, Volume 90, Issue 11, pp 521–523 | Cite as

Docosahexaenoic acid (DHA) content of membranes determines molecular activity of the sodium pump: implications for disease states and metabolism

Short Communication


The omega-3 polyunsaturate, docosahexaenoic acid (DHA), plays a number of biologically important roles, particularly in the nervous system, where it is found in very high concentrations in cell membranes. In infants DHA is required for the growth and functional development of the brain, with a deficiency resulting in a variety of learning and cognitive disorders. During adulthood DHA maintains normal brain function and recent evidence suggests that reduced DHA intake in adults is linked with a number of neurological disorders including schizophrenia and depression. Here we report a high positive correlation between the molecular activity (ATP min−1) of individual Na+K+ATPase units and the content of DHA in the surrounding membrane bilayer. This represents a fundamental relationship underlying metabolic activity, but may also represent a link between reduced levels of DHA and neurological dysfunction, as up to 60% of energy consumption in the brain is linked to the Na+K+ATPase enzyme.



We thank Parisa Abolhasan for technical assistance. This work was supported by a grant from the Australian Research Council. All experimental procedures were performed in conformity with the National Health and Medical Research Council Guidelines for animal research in Australia and were approved by the Animal Experimentation Ethics committee of the University of Wollongong.


  1. Brookes PS, Buckingham JA, Tenreiro AM, Hulbert AJ, Brand MD (1998) The proton permeability of the inner membrane of liver mitochondria from ectothermic and endothermic vertebrates and from obese rats: correlations with standard metabolic rate and phospholipid fatty acid composition. Comp Biochem Physiol B 119:325–334PubMedGoogle Scholar
  2. Else PL, Wu BJ (1999) What role for membranes in determining the higher sodium pump molecular activity of mammals compared to ectotherms? J Comp Physiol B 169:296–302CrossRefPubMedGoogle Scholar
  3. Else PL, Windmill DJ, Markus V (1996) Molecular activity of sodium pumps in endotherms and ectotherms. Am J Physiol 271:R1287–R1294PubMedGoogle Scholar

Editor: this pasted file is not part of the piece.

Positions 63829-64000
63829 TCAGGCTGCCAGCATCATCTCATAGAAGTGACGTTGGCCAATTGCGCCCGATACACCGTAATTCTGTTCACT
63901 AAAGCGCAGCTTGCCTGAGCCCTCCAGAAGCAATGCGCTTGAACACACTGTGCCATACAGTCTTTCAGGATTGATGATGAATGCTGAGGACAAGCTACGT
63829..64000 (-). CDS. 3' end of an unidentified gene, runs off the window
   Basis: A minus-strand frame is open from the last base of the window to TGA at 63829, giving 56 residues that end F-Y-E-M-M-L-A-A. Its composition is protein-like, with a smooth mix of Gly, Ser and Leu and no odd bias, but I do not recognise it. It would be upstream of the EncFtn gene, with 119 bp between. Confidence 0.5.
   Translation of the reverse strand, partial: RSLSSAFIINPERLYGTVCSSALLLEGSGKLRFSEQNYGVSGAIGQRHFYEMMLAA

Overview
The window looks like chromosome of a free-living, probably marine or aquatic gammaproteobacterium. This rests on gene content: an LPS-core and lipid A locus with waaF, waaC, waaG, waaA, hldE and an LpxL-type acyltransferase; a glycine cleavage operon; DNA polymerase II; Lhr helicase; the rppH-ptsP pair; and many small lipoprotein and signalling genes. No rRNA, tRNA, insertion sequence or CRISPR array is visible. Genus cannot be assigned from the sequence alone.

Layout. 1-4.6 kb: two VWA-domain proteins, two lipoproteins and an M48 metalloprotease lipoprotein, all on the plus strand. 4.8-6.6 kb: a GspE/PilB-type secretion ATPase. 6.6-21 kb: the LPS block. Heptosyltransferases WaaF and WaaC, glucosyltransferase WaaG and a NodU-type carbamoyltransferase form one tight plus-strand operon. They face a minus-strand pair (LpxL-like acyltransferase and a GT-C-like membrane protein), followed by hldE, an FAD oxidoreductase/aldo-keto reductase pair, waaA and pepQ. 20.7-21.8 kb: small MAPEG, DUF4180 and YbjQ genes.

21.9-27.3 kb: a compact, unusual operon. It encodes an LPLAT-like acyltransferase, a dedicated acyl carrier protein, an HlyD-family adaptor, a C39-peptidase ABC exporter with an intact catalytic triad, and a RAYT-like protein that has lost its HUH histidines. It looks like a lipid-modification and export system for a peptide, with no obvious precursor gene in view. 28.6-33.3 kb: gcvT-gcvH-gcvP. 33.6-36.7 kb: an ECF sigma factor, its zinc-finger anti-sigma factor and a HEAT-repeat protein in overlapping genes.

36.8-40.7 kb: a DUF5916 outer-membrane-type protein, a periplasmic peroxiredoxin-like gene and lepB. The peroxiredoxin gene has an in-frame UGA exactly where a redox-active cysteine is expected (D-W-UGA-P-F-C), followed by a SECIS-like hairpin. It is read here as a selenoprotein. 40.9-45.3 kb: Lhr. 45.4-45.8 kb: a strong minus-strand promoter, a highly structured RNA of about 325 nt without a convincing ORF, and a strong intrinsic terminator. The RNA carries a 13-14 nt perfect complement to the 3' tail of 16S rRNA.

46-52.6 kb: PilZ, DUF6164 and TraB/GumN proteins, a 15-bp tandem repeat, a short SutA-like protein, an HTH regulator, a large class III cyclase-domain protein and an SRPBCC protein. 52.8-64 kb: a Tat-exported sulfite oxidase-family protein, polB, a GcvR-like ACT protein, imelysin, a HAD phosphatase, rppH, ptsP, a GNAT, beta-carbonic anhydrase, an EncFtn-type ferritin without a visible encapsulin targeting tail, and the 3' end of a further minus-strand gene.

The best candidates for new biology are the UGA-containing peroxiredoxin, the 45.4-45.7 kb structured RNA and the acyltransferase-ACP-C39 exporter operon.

4. Feller SE, Gawrisch K, MacKerell AD Jr (2002) Polyunsaturated fatty acids in lipid bilayers: intrinsic and environmental contributions to their unique physical properties. J Am Chem Soc 124:318–325CrossRefPubMedGoogle Scholar
  5. Gudbjarnason S, Doell B, Oskardottir G, Hallgrimsson J (1978) Modification of cardiac phospholipids and catecholamine stress tolerance. In: Duve C de, Hayaishi O (eds) Tocopherol, oxygen and biomembranes. Elsevier, Amsterdam, pp 297–310Google Scholar
  6. Hazel JR (1995) Thermal adaptation in biological membranes: is homeoviscous adaptation the explanation? Annu Rev Physiol 57:19–42PubMedGoogle Scholar
  7. Hendriks TH, Klompmakers AA, Daemen FJM, Bonting SL (1976) Biochemical aspects of the visual process. XXXII. Movement of sodium ions through bilayers composed of retinal and rod outer segment lipids. Biochim Biophys Acta 433:271–281CrossRefGoogle Scholar
  8. Hibbeln J (1998) Fish consumption and major depression. Lancet 351:1213Google Scholar
  9. Hibbeln J (2002) Seafood consumption, the DHA content of mothers’ milk and prevalence rates of postpartum depression: a cross-national, ecological analysis. J Affect Disord 69:15–29CrossRefPubMedGoogle Scholar
  10. Horrobin DF (1998) The membrane phospholipid hypothesis as a biochemical basis for the neurodevelopmental concept of schizophrenia. Schizophr Res 30:193–208PubMedGoogle Scholar